Tomkins reached out to Brown, Spacone and Savoy as people who were raising the issue of diversity. Together, they came up with the idea of the Juneteenth library project.
Tomkins said when they contacted Library Director Bridgette Heintz “she was very receptive and very helpful.” Tomkins said everyone in the group contributed ideas for books and handouts on Juneteenth.
Cowart spoke about the enduring effects of slavery and the lessons of then and now: “I appreciated being invited to the table with these wonderful women and I appreciate their being so thoughtful when it comes to Black Lives Matter, and the effects of slavery. Today, it’s important to note that the effects of slavery are still here. They’re still being felt today because there’s still gerrymandering and voter suppression and discriminatory practices, systemic racism that exists in society.”
“But I’m so grateful that the aftermath of the George Floyd murder has made people more cognizant, made people more open to discussing what’s really wrong in America and has set us on a track to improve it,” Cowart said.
Spacone said part of the inspiration in creating a project on Juneteenth is to counter the lack of a clear understanding of the nation’s history – what happened and what didn’t happen.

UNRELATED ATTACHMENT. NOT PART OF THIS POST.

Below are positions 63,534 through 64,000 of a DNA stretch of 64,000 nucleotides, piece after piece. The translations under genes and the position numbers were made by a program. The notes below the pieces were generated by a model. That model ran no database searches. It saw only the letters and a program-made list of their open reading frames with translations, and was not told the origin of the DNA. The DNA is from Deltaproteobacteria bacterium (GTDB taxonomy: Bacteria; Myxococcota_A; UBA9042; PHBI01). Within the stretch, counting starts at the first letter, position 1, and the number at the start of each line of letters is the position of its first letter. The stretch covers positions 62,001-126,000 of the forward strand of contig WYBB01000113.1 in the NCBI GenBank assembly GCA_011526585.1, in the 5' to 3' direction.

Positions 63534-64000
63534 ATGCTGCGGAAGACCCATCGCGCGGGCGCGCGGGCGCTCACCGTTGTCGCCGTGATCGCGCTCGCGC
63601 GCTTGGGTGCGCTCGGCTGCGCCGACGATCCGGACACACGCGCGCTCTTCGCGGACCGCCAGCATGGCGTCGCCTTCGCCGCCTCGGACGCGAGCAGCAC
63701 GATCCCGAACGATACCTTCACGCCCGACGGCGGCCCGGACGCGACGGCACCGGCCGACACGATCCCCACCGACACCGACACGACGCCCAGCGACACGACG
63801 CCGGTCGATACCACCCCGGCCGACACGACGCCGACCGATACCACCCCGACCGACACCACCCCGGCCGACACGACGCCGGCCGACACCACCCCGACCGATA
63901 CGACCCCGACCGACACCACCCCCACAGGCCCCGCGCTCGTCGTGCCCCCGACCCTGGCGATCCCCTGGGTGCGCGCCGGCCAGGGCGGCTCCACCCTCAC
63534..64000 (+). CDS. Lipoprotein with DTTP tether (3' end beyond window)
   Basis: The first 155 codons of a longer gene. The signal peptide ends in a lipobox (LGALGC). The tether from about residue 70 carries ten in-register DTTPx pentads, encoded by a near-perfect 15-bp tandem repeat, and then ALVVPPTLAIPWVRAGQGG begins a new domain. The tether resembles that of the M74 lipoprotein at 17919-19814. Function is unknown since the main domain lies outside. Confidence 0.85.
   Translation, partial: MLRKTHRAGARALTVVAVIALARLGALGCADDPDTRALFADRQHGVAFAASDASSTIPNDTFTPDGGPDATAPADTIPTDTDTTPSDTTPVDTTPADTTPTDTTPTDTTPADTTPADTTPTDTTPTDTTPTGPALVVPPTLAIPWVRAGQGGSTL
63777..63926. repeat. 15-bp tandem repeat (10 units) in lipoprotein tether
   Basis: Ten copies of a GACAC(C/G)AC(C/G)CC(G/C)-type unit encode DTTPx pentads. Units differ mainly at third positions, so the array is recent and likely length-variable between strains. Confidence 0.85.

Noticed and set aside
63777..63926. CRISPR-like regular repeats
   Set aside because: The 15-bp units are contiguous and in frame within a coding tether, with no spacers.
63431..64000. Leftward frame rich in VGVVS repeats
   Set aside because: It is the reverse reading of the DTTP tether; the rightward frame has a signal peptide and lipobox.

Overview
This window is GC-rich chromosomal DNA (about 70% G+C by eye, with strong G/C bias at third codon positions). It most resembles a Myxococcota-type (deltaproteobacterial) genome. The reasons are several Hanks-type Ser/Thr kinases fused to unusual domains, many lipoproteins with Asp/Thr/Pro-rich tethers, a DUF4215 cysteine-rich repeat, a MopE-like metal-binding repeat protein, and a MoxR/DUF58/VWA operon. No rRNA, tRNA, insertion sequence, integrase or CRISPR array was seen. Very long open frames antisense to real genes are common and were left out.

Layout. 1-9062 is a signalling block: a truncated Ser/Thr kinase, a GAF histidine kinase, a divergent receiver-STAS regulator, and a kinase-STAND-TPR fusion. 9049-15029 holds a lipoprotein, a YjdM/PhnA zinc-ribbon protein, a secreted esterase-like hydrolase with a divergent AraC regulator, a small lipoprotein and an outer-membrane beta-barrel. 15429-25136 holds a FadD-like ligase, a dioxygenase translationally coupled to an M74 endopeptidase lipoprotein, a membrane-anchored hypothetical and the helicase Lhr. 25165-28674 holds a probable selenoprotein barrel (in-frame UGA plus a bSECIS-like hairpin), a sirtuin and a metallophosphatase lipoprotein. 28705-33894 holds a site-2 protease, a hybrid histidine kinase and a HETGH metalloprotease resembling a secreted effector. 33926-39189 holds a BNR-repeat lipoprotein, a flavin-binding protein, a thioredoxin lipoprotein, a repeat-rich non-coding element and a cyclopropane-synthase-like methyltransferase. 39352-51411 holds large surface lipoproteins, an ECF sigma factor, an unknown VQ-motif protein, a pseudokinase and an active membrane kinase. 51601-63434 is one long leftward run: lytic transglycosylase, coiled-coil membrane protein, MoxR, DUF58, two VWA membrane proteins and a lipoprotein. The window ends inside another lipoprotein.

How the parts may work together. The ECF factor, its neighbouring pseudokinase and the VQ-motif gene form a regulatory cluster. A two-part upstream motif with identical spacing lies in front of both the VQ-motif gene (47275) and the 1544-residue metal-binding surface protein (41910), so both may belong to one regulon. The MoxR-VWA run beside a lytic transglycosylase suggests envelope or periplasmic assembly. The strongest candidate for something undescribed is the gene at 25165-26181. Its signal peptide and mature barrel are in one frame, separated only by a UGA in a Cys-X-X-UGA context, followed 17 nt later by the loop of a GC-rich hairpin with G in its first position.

“I think Juneteenth crystalizes that, because many of us don’t realize that slavery didn’t really end with the Emancipation Proclamation,” she said.
Spacone added that, because of the delay in notifying the slaves, “People were not able to celebrate after a while because of Klan involvement and repression. Just since the Civil Rights movement has Juneteenth been a true celebration.”
“We wanted the kids of Grand Island to know about this; we wanted the adults to know about this; and we thought the library was a good place to get that message out,” she said.
Spacone noted Heintz and children’s librarian Carly Spatar were very helpful bringing the project to fruition: “We hope people come and see this and read and learn about what has happened.”
Savoy pointed out the whole state now has Juneteenth as a holiday: “We didn’t want it to be an empty holiday, like, ‘Oh, I got a day off,’ but why we have this day off and what are we honoring. I also think that, personally, the more that we read, the more you understand on a deeper level.”
Brown contributed the collage posters that draw attention to the children’s and adults’ Juneteenth book displays.
“I think this was a great opportunity to expose kids to the issues with slavery and things that still continue to this day; so I was kind of excited to do the art role because I’m hoping that through art you can educate people and get people thinking in a different way than you might gather from reading a book,” Brown said.
In making the posters for the display, Brown looked for a strong central image for each of her collages.
“Hopefully, it’s kind of thought-provoking and they read something about it and then maybe it makes them choose the book that gives them some better understanding,” she said.